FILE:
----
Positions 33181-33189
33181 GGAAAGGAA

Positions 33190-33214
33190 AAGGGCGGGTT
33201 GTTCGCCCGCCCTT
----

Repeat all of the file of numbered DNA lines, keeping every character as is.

Positions 33181-33189
33181 GGAAAGGAA

Positions 33190-33214
33190 AAGGGCGGGTT
33201 GTTCGCCCGCCCTT